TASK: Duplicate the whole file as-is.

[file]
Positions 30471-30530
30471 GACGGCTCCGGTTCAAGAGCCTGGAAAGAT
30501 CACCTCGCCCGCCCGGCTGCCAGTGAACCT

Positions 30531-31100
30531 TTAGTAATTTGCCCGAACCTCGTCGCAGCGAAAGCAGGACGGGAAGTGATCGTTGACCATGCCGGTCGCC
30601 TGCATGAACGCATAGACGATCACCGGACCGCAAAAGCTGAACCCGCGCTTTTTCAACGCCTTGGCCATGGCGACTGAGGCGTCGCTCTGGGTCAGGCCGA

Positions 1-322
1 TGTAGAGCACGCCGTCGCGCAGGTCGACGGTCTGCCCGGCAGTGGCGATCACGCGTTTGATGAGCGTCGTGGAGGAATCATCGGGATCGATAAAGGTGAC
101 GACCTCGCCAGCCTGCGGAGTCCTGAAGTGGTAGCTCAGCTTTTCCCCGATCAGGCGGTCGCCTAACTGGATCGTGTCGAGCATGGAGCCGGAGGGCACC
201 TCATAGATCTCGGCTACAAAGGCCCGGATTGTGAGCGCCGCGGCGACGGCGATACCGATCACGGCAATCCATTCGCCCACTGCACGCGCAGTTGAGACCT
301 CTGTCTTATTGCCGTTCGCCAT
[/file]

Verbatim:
Positions 30471-30530
30471 GACGGCTCCGGTTCAAGAGCCTGGAAAGAT
30501 CACCTCGCCCGCCCGGCTGCCAGTGAACCT

Positions 30531-31100
30531 TTAGTAATTTGCCCGAACCTCGTCGCAGCGAAAGCAGGACGGGAAGTGATCGTTGACCATGCCGGTCGCC
30601 TGCATGAACGCATAGACGATCACCGGACCGCAAAAGCTGAACCCGCGCTTTTTCAACGCCTTGGCCATGGCGACTGAGGCGTCGCTCTGGGTCAGGCCGA

Positions 1-322
1 TGTAGAGCACGCCGTCGCGCAGGTCGACGGTCTGCCCGGCAGTGGCGATCACGCGTTTGATGAGCGTCGTGGAGGAATCATCGGGATCGATAAAGGTGAC
101 GACCTCGCCAGCCTGCGGAGTCCTGAAGTGGTAGCTCAGCTTTTCCCCGATCAGGCGGTCGCCTAACTGGATCGTGTCGAGCATGGAGCCGGAGGGCACC
201 TCATAGATCTCGGCTACAAAGGCCCGGATTGTGAGCGCCGCGGCGACGGCGATACCGATCACGGCAATCCATTCGCCCACTGCACGCGCAGTTGAGACCT
301 CTGTCTTATTGCCGTTCGCCAT